"Better late than never" definitely applies to Intel (NAS: INTC) in the mobile processing space. ARM Holdings (NAS: ARMH) and its legion of licensees have been able to reap the rewards as the Chip King has missed the boat, until now.
On last week's earnings conference call, Intel CEO Paul Otellini specifically noted that the company would be seeing an important milestone within a matter of days, as the world's first Intel Medfield Atom-powered smartphone would be launching as a bold step into ARM territory.
As expected, the device turned out to be the Lava Xolo X900.
Here are the device's basic tech specs.
1.6 GHz single-core Intel Atom
Google (NAS: GOOG) Android
4.03-inch at 1024 x 600 resolution
Rear: 8-megapixel. Front: 1.3-megapixel.
The X900 also has all the other requisite features of any modern smartphone, like an accelerometer, gyroscope, and capacitive touchscreen, among others.
Who in the world is Lava?
Never heard of Lava? That's not surprising, because Lava is a small Indian gadget maker playing in the, um, Indian market. It's an interesting development that the OEM responsible for arguably one of the most important Intel-powered product launches in recent times is a relative no-name, especially compared with some of Intel's other mobile OEM partners, like Motorola Mobility (NYS: MMI) and Lenovo, both of which should have Atom-powered devices out by year's end.
In all likelihood, Intel launched first with Lava as a relatively safer test bed. That way, if something went horribly wrong, it would be a safe environment for it to stumble in compared with the important domestic market.
I would say that the Medfield Atom is strategically more important than Chipzilla's new Ivy Bridge processors that just launched, since Ivy Bridge is a continuation of Intel's famous tick-tock model (with some major technological advances), while Medfield represents the company's big push into one of the largest growth markets that it's missed thus far.
Is there an app for that?
When it comes to app compatibility, Intel is using a process called binary translation to ensure that apps work on its x86-based Atom. Not all apps will be compatible, though, as some apps will still work only on ARM architecture.
Intel estimates that roughly 90% of apps out of Google's rebranded Google Play storefront will work just fine.
Anandtech recently got its hands on one of these handsets and subsequently put the device through its standard glut of rigorous tests. When it comes to app availability and compatibility, Anandtech found that the software performed admirably. There were a couple of minor hiccups, but the average Android user isn't likely to be able to tell the difference.
The device stood up well in the CPU benchmark tests compared with other popular devices. HTC's new One S and One X, both part of the Taiwanese OEM's new unified rebranding approach, stood up the best against the X900. Notably, what fared the best were the international versions of those devices, which carry NVIDIA's (NAS: NVDA) quad-core ARM-based Tegra 3, while the domestic versions carry Qualcomm Snapdragons for their integrated LTE baseband support.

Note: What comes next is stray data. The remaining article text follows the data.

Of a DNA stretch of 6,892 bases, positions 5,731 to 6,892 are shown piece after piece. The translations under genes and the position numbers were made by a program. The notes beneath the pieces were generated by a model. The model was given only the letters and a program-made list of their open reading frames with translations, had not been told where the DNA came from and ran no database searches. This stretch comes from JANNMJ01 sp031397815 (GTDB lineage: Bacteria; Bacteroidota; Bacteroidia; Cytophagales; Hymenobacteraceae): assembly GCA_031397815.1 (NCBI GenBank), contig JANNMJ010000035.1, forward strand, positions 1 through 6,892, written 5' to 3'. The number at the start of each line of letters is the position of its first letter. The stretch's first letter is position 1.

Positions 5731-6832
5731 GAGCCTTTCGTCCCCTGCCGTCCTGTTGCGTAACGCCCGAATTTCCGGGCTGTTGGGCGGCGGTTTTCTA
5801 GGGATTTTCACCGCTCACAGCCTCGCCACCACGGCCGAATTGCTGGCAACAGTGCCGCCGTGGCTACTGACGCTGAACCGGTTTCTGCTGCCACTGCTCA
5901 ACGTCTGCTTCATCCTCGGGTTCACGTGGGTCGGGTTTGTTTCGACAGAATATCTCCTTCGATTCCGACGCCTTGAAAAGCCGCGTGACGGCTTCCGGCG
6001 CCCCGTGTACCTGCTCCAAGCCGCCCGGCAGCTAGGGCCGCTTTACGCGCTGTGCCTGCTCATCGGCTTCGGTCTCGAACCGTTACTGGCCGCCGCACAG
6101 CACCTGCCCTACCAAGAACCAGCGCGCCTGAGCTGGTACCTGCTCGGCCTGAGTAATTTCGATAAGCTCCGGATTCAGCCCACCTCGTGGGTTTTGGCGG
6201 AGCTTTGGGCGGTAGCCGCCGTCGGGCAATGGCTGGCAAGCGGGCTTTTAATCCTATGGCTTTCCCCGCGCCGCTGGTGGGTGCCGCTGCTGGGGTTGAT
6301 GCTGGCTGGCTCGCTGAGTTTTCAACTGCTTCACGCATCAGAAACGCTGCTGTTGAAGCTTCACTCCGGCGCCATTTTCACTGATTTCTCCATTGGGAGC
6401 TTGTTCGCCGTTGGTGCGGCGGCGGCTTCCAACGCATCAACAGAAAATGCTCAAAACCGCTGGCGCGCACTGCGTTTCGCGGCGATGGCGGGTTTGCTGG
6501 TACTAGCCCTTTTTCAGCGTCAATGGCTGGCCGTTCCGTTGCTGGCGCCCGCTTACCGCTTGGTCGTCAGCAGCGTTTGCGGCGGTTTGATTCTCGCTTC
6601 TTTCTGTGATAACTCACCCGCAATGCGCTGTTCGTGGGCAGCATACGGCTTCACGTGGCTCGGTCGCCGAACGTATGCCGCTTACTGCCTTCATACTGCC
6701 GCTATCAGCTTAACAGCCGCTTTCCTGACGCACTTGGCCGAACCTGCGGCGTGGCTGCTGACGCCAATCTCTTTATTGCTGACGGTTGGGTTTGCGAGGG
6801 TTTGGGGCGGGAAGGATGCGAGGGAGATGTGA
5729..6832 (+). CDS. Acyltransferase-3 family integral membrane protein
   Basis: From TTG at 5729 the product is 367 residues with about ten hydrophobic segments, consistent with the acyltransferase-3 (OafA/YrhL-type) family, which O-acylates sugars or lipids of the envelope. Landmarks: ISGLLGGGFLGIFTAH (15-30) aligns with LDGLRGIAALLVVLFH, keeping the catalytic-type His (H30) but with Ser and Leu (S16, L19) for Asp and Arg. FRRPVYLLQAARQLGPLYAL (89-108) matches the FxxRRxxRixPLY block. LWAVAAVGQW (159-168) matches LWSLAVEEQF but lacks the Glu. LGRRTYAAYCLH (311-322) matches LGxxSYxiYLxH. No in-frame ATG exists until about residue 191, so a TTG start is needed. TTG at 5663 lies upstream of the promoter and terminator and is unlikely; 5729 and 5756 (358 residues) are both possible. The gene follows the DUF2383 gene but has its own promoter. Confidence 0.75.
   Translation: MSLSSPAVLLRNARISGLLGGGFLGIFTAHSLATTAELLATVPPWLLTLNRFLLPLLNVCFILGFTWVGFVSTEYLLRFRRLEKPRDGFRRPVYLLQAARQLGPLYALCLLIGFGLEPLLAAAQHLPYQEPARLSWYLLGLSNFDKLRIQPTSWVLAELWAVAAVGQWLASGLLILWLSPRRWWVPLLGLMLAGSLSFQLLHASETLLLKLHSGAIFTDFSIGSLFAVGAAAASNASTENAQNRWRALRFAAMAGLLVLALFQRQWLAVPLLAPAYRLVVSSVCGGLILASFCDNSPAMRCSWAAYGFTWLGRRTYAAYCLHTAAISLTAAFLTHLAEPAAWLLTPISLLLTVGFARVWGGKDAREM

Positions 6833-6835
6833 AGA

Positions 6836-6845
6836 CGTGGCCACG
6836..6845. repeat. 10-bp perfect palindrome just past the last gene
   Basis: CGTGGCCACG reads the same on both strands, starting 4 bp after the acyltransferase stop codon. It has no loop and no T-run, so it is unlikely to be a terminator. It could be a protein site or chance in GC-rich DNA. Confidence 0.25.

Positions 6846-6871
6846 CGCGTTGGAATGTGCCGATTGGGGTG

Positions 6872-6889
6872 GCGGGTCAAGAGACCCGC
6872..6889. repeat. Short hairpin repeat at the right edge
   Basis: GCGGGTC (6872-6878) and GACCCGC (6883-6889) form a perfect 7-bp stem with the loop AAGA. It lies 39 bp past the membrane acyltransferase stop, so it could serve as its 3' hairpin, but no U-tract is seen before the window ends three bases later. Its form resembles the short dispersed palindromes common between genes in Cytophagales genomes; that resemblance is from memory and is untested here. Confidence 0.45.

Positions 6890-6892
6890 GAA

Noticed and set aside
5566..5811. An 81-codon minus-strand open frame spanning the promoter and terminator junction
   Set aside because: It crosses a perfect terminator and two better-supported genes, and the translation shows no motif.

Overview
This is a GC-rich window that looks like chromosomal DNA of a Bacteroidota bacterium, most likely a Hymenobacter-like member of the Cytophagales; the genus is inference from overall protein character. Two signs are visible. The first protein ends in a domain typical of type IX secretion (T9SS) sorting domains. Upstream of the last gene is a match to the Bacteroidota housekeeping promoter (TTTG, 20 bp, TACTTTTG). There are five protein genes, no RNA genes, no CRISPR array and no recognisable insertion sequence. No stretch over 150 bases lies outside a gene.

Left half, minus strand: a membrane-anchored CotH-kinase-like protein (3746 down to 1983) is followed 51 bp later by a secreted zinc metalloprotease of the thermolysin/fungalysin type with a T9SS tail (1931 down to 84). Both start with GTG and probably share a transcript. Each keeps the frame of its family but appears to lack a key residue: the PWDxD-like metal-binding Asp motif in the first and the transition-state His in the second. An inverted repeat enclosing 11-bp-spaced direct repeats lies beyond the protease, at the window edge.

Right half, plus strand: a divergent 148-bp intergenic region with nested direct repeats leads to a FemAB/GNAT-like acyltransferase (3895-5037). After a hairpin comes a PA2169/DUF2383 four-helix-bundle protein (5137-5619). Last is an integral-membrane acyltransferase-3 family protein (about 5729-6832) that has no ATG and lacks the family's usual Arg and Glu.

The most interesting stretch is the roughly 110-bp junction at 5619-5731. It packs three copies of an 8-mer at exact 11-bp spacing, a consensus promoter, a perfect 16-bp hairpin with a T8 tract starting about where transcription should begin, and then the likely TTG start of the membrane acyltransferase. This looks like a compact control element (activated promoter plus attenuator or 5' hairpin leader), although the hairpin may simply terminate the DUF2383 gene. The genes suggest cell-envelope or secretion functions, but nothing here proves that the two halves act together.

That's a good sign for Intel in terms of performance and apps.
The ARM advantage
One of the reasons ARM hasn't been afraid of Intel is that ARM chips have always had advantages in power efficiency and consumption, which are of paramount importance in mobile devices where battery life is an important consideration.
The X900 isn't taking home any medals in this department, but it's on par with other Android devices like Samsung's Galaxy S II or Galaxy Nexus. So while the Atom isn't better than ARM chips on power efficiency (no one really expected this), it's certainly competitive.
While I recently sold my ARM shares over concerns of ARM's monetization and valuation, I still think the ARM ecosystem has advantages in momentum and a wider array of choices from numerous chipmakers. Intel is proving that it can be a viable alternative, though, with a competitive offering, so the ARMy should definitely be concerned.
Intel and ARM are battling it out for mobile supremacy in what will be The Next Trillion-Dollar Revolution. One of ARM's licensees is looking to cash in and certainly hopes Intel doesn't start stealing design wins in smartphones. Get the free report.
At the time thisarticle was published Fool contributorEvan Niuholds no position in any company mentioned. Check out hisholdings and a short bio.The Motley Fool owns shares of Qualcomm, Intel, and Google.Motley Fool newsletter serviceshave recommended buying shares of Google, Intel, and NVIDIA and writing puts on NVIDIA. The Motley Fool has adisclosure policy. We Fools don't all hold the same opinions, but we all believe thatconsidering a diverse range of insightsmakes us better investors. Try any of our Foolish newsletter servicesfree for 30 days.
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